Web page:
Wednesday, September 23, 2009

Caught in the outhouse/chicken coop!

Lori made me think of this with her comment on Facebook about going to the hen house in her red housecoat. Late last winter, we got our first new batch of chickens, the rooster and 3 hens. Our hen house is an old outhouse that Marc fixed up for the chickens. It's small, but holds 6 laying boxes and a perch and since the chickens are free-range, they pretty much only sleep and eat in it. In the winter, the close quarters help them to stay warm.

Early one morning just a few days after the chickens came, Marc was outside working on a fence around the coop. Grace had already headed off to school, and I refilled my coffee cup, pulled my flannel house coat tightly around me and headed out into a blustery early spring air to say good morning to the chickens. We were keeping them in the coop for a few days until they got used to us, so that they would stick around once let loose. When I got to the coop, I headed into it and closed the door behind me. The only latch on the door was on the outside, so I basically just pulled the door closed and hope it would stay. I sat on the perch, took a sip of coffee and watched my new little friends get used to each other, and to me. Outside, I could hear Marc puttering around, putting together the fence. Then I heard him talking to someone.

Just a few days before, a neighbouring farmer named Bert had brought 2 cows and a bull to graze here for the summer, and he had come that morning to check on them. He was a friendly fellow, and liked to chat. I had only briefly met him once, and really didn't know him at all. And he didn't know me. Crouched on a perch in the chicken coop/outhouse in my nightgown and housecoat with my coffee cup, it did occur to me that I made for a strange sight. At the same time, the wind was had gotten fierce, and I was forced to hold the door closed from the inside. I listened to the murmur of male voices and decided to wait until Bert went on his way before I left the coop. It just felt easier.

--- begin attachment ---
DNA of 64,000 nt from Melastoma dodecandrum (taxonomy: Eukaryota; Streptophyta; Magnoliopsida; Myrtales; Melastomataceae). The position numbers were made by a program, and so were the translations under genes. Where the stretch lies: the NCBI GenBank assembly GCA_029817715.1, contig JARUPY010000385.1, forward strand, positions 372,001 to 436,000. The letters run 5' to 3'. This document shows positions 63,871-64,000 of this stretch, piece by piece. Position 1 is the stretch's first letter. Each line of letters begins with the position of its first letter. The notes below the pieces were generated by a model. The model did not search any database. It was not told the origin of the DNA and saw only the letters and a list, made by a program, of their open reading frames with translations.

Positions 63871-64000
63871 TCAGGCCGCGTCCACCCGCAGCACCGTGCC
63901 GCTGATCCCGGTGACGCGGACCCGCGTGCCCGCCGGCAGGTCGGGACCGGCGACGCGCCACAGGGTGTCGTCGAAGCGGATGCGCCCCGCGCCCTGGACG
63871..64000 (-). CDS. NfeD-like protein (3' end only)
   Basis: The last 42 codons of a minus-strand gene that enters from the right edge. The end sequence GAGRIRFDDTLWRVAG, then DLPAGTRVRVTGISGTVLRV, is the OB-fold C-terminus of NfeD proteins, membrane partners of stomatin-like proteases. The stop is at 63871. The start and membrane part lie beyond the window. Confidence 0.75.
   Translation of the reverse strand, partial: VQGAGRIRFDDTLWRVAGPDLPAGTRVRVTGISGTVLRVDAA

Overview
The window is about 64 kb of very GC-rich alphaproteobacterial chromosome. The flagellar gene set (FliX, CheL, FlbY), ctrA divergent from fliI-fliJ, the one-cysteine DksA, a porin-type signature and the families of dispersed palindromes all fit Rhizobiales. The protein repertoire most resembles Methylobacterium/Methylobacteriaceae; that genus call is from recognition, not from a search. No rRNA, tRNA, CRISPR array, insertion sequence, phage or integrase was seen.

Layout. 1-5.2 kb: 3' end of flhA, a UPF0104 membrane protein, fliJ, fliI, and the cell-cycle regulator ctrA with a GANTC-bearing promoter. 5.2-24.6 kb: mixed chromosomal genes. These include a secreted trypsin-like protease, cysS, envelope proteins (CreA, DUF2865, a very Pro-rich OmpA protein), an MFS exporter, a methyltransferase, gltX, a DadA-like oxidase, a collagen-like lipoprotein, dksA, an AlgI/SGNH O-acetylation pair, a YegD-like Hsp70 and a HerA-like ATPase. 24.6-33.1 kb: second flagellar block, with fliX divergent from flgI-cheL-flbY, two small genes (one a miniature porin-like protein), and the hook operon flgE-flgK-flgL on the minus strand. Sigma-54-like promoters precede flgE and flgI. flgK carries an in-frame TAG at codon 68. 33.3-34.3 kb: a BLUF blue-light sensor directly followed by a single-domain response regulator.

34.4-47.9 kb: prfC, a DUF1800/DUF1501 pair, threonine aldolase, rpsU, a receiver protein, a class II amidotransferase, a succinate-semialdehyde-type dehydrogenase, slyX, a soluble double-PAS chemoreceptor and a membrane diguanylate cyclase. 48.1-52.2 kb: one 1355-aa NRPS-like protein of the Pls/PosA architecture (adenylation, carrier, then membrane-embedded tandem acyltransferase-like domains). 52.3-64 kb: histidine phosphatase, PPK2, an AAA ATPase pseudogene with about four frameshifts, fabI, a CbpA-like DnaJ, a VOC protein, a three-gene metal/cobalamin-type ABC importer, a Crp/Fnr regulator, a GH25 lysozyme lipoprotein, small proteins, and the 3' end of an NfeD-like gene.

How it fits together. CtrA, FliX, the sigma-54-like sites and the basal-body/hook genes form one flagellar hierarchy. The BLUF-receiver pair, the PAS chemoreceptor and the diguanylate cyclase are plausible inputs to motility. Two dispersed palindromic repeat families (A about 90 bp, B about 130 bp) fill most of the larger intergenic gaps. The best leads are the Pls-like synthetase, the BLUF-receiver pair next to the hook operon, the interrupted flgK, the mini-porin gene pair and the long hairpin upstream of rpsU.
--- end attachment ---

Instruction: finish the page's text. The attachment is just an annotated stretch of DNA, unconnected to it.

Unfortunately, I had yet to discover that Bert likes to talk. I already knew that Marc does. The murmuring voices continued, and continued, and continued. It was clear to me that the situation was getting weird. For one thing, from the bits and pieces of conversation I could hear, Bert was talking to Marc about some fairly personal things. I was struggling to keep the door closed as the wind seemed determined to rip it out of my hand. My coffee was long gone. I think even the chickens were fed up with me. And still I waited. Finally, the choice was taken from me as a particularily fervent gust of wind tore the door from my grasp and exposed me, red flannel housecoat, coffee cup and all.

Bert was visibly startled as I stepped out of the outhouse/chicken coop. The only thing that would have made it more perfect would be if I had been carrying a newspaper. I smiled at the men, closed the coop door, straightened my robe and headed back into the house. Giggling. I do think Marc enjoyed the incident entirely too much. A warning to poor Bert would have been an act of kindness, but sometimes one just has to allow life to happen, and enjoy the ride.Bert would come to learn that I am oddly attached to my chickens, and the sight of me padding to the coop in my crocks and housecoat would lose it's novelty. Still, on occasion we share a giggle over the day I got caught on my morning trip to the outhouse...uh...chicken coop. :)
My Zimbio